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Mr. P.C.'s Guide to Jazz Etiquette and Bandstand Decorum

November 2015

November 2015

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Dear Mr. P.C.:

I played on a recording session not long ago, and took four guitar solos. When they sent me a CD, I discovered that they'd had a trumpet player come in afterwards to play throughout the project—including during my solos! So everywhere I left space in a solo you'd hear the trumpet player adding little filler licks. Then the first review came out and praised the "uncanny interplay between guitar and trumpet!" This raises all kinds of questions. Are they allowed to do that? What am I supposed to do now? Does this mean my solos can't stand on their own? And is that what jazz is coming to today?

—Needing My Space

Dear NMS:

Would you buy a book missing pages? A half-full bottle of wine? The point is, consumers have so many choices nowadays that last thing they want to pay for is the absence of a product.

With that in mind, when people spend their hard-earned money on CDs, are they paying for silence, or sound? I think you know the answer.

Dear Mr. P.C:

I'm a jazz musician new to the online dating scene. I met a girl online and we started corresponding about our interests, etc. She showed an interest in my music and I sprung at the opportunity to describe all the great players I work with and my love for the material I play.

After months of stoking her interest with my enthusiastic banter she finally came to one of my gigs. I had a group of top-shelf jazz players in the area playing awesome arrangements so I was confident the music would be compelling. It didn't turn out that way. After the gig we talked and she delivered the devastating blow:

"To be honest I couldn't stand it, it sounded like guys masturbating with their instruments."

What do you think I should take away from this?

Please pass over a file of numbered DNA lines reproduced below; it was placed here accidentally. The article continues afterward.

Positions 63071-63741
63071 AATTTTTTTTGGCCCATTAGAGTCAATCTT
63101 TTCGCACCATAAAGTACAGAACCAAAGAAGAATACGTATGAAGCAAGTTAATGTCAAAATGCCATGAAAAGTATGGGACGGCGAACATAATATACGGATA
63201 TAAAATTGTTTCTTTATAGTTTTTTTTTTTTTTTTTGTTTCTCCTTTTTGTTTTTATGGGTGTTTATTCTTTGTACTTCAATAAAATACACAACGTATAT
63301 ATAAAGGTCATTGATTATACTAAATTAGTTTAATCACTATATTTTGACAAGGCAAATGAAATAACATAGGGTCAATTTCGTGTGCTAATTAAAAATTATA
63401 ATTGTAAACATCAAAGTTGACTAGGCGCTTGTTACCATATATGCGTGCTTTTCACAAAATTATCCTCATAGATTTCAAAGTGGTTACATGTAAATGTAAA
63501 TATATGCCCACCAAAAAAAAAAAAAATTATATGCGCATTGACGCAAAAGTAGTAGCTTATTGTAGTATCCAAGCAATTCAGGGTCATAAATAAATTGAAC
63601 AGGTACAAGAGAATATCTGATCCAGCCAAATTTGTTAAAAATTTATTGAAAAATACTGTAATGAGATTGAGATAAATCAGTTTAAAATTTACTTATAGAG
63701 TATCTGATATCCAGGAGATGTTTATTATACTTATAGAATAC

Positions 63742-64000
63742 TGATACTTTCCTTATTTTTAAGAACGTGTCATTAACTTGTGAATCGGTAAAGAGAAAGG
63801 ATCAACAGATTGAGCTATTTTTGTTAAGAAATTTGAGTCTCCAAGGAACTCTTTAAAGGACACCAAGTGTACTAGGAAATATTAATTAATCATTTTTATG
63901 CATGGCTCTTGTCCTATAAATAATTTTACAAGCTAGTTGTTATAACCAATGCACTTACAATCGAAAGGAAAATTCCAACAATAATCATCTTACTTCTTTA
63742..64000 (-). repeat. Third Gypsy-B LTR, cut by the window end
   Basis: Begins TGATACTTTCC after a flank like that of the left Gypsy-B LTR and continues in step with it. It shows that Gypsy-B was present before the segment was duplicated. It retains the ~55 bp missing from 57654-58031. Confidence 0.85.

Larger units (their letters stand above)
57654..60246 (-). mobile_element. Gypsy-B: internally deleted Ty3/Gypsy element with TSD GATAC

—Heart's Content

Dear HC:

When she said "it sounded like guys masturbating with their instruments," did she mean their instruments or their instruments? Because it seems to me that there is no way of masturbating that doesn't involve one's instrument, but I have no idea what a bunch of guys doing that would sound like; do you? 

Well somehow your girlfriend does.

Dear Mr. P.C.:

How do you turn down a gig? I mean, if someone calls me for a gig, and I'm open, but I don't want to do it, what am I supposed to say? Maybe I'll want to do a better gig with him some day, or maybe I don't ever want to play with him. Either way, what am I supposed to say?!!!

—Nick Naysayer

Dear Nick:

What you don't want is for him to take it personally—jazz artists, especially leaders, get their feelings hurt easily. So make it clear that the gig is so bad that you would turn it down no matter who was calling you for it:

"I'm really sorry, John, but you know Charlie? Total badass, right? Well, even if it was him calling me for the gig, I'd still say no. Why? Because it's a terrible gig!"

Now he knows it's nothing personal. Then you can follow up by reassuring him that if he called you for a better gig, you might very well take it:

"It's not like I'd never say yes to one of your gigs. If it paid well and you started hiring decent musicians like the guys I play with in Charlie's group, I'd totally consider it!"

Finally, buy yourself a little wiggle room:

"The only thing is, we'd need to have an understanding that if Charlie calls me, I can sub your gig out. Not that I necessarily would, because I have absolutely no problem with you whatsoever!"

Voila! You've turned his gig down and flattered him in the process, so now he's on your side. Best of all, now that he considers you a friend it will be even easier to get out of his gigs.
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